Personally, I feel that "a soul is a soul is a soul...." It doesn't matter whether that soul was a human, animal or any other kind of soul.....
Firstly, though, let me offer my condolences on the loss of your lovers canary.... Sometimes it is the more subtle things which can hit us the hardest.... But try and look at it this way - the canary has gone "home", back to where he or she came from.
I recently had to put my 25 year old cat to sleep, this past Dec., just before x-mas. I have known his soul much longer than I have known many people. So I can honestly say to you that yes, animal's souls are just as important as people's souls (and sometimes more pure). And I have felt his presence since his passing.... It's difficult to describe, I can just feel him around, sometimes. But then, he had kept me company through slightly more than two thirds of my life.... (I am 36, I had him as a companion since I was 11 years old..)
I have also buried quite a few cats, my own as well as strays that got run over here in New Orleans. I always try to take some sort of personal responsibility for the souls of the strays, for they never had anyone to care about them, at all. I just try to remember them and hope that "home" is kind to them, granting them access unto the "eternal purr", or at the very least a trip back here into a good home, or a well stocked hunting ground ;)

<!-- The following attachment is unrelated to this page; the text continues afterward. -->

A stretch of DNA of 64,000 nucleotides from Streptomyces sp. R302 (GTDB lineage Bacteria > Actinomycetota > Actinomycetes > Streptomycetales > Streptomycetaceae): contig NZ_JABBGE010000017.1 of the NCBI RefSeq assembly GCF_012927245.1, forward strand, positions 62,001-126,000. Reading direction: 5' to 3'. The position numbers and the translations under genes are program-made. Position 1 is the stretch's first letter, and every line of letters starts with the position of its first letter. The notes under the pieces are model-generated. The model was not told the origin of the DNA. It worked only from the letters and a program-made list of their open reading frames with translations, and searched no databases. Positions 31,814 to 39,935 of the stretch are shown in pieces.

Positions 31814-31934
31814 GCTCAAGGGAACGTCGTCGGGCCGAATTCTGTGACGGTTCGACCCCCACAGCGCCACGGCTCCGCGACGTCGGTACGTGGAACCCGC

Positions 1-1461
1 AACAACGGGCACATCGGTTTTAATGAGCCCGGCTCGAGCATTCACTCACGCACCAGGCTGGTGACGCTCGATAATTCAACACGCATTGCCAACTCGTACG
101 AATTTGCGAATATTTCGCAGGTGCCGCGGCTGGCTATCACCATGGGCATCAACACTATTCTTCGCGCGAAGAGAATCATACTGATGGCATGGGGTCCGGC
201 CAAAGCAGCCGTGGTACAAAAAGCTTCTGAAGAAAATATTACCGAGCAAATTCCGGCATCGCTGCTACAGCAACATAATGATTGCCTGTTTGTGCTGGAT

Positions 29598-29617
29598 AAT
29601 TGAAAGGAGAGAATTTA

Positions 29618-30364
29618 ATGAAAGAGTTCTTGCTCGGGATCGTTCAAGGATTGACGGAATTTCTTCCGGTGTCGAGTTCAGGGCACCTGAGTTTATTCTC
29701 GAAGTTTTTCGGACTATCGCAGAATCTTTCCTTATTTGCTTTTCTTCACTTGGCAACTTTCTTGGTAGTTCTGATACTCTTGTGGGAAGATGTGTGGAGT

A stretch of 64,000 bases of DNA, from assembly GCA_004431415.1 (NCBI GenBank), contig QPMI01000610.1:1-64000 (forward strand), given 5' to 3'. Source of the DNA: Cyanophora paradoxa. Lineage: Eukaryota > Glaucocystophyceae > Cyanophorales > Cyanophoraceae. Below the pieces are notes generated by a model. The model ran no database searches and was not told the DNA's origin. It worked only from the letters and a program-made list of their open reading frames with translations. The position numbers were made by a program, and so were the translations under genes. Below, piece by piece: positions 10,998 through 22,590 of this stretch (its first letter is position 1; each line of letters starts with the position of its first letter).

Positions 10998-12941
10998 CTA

Sometimes the hardest thing about Death is to realize that we will never again know the touch, sight, sound, smell or feel of that which has passed. And at times it is this which is what makes us grieve. But, if you reflect upon that soul's freedom from the physical form, if even for a brief time until it reincarnates (or not).... well, there is something in that which may or may not make the grieving less harsh ;)
If a soul has enriched your life, you will remember them always, and if you have touched others, they will remember you always.... This is part of how things continue.....
"And one by one we died and were lost in the dust of accumulated time. We knew the years as a passing of shadows, and death itself as the yeilding of twilight unto night." - Clark Ashton Smith